Two sports-related posts within a single (sports-related) post!
As a kind of follow-up to this post, on the woeful Pittsburgh Pirates, some recent stuff in the news about the team and, especially, the reasons for its awfulness:
–A Slate article asking the question, “Should the Pirates Spend Money to Win Ballgames?” and looking at the ins and outs of how they’d even go about doing that. Fascinating tidbit:
“Sabermetricians . . . have figured out ways to determine how much an individual player’s performance contributes to his team’s victories. Correlating those performance metrics to actual market prices for free agents shows that it costs management something like $5 million to purchase each additional win. (For example, by signing a $10-million-quality free agent, a team might improve its record by two games.)”
It does present more of an obvious dilemma for the Pirates’ ownership, as well as casting attention back on the greater disparities among large- and small-market teams within MLB.
Then again, if you’re feeling overly sympathetic, you might look back to the revelations that provided the impetus for the Slate article: leaked financial documents showing that the Pirates, among several other teams (most egregiously the Florida Marlins), made bank despite being among the worst-performing teams.
Moving over to football, I should say by way of preface that there’s only one professional team whose doings I give a fig about: the Philadelphia Eagles. The much-maligned, long-suffering, beleaguered Eagles.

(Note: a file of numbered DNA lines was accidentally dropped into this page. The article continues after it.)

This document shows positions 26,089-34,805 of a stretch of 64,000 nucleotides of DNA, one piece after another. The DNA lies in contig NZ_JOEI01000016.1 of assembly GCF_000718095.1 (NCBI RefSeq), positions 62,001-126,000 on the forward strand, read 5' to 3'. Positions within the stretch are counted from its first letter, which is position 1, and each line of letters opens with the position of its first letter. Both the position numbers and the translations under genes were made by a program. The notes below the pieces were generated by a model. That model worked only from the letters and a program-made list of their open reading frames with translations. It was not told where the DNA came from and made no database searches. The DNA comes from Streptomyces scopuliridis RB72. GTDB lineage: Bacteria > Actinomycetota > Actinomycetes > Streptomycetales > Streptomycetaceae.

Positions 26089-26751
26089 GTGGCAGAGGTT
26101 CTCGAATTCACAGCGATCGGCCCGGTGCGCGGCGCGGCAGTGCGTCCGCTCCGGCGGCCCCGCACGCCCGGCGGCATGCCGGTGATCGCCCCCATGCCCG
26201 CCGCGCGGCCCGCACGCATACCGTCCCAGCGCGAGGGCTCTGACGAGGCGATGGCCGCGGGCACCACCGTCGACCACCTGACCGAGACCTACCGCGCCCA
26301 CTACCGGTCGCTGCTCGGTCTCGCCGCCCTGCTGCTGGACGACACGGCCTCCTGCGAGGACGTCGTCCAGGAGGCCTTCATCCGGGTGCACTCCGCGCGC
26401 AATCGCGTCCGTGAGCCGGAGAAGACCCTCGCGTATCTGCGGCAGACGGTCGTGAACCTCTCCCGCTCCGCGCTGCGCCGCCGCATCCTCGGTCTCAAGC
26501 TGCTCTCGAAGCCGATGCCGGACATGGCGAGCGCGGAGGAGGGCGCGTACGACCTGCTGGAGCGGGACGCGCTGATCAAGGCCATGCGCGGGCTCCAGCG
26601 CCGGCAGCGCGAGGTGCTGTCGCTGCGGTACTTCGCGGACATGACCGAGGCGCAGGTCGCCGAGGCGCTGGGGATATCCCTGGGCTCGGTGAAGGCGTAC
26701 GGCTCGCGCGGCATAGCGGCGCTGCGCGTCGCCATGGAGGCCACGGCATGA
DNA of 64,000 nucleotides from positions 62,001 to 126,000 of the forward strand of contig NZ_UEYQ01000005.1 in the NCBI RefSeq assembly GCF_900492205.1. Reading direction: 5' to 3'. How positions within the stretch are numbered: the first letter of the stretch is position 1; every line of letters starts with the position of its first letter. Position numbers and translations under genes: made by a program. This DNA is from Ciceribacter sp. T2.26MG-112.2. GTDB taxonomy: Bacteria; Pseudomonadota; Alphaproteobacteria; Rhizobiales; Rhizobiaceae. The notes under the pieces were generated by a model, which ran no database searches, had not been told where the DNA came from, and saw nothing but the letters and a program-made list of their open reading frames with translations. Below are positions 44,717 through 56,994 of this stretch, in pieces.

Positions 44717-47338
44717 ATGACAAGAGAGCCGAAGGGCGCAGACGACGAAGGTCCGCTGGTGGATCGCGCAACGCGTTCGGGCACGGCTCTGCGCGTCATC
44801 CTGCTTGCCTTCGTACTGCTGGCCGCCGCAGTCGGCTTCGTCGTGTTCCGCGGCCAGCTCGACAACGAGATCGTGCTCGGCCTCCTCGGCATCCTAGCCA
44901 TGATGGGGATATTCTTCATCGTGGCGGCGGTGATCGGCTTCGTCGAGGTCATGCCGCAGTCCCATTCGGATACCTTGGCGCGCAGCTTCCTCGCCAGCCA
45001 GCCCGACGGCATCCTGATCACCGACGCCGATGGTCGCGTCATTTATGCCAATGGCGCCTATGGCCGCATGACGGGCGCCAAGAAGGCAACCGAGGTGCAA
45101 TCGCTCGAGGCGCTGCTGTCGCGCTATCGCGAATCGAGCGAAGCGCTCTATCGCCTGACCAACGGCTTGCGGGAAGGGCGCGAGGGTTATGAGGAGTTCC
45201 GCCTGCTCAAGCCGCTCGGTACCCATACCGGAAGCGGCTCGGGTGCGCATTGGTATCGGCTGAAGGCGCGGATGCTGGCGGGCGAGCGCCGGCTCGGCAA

Yet also the perennially in-contention Eagles. It’s true that, at this time of year, hope springs eternal for all 32 teams. Hope seems to be springing a bit too forcefully for the Eagles, by my estimation of their chances this year. Having dealt Donovan McNabb in favor of back-up and heir apparent Kevin Kolb, they’ve been tabbed by many to go through a rebuilding phase this year. I mostly agree with that: I have them finishing in the 8-8 or 9-7 range, and think it’s more likely they’ll finish a game or two below that than above it. And to that I say: That’s life. It’s rare that any team can rebuild on the fly, and still maintain—in spite of what I’ve just said—the chance to surprise people and remain a playoff contender.
That said, I’ve been cheered by reports like this ESPN profile and this Peter King column item that say Kevin Kolb is the real deal. I love that he’s getting this kind of praise, and that by all accounts it’s coming from inside the locker room. But I’ve periodically felt the need to throw cold water on myself, because buying into this sort of sports reportage feels like a shortcut to some kind of jinx: there’ve been so, so many big-money rookies and (as with Kolb, third-year) heirs apparent who’ve been similarly pumped up and anointed, only to fail dramatically or quietly, but in the end to fail, and to slump away into obscurity. Philadelphia, certainly, has had no shortage: Shawn Bradley and Mike Mamula are the first names that come to mind.
I don’t expect failure from Kolb. It’s just that, on the hype versus realistic-attainable-results spectrum, I don’t want to raise my hopes quite so high, at least not yet.
With that said . . .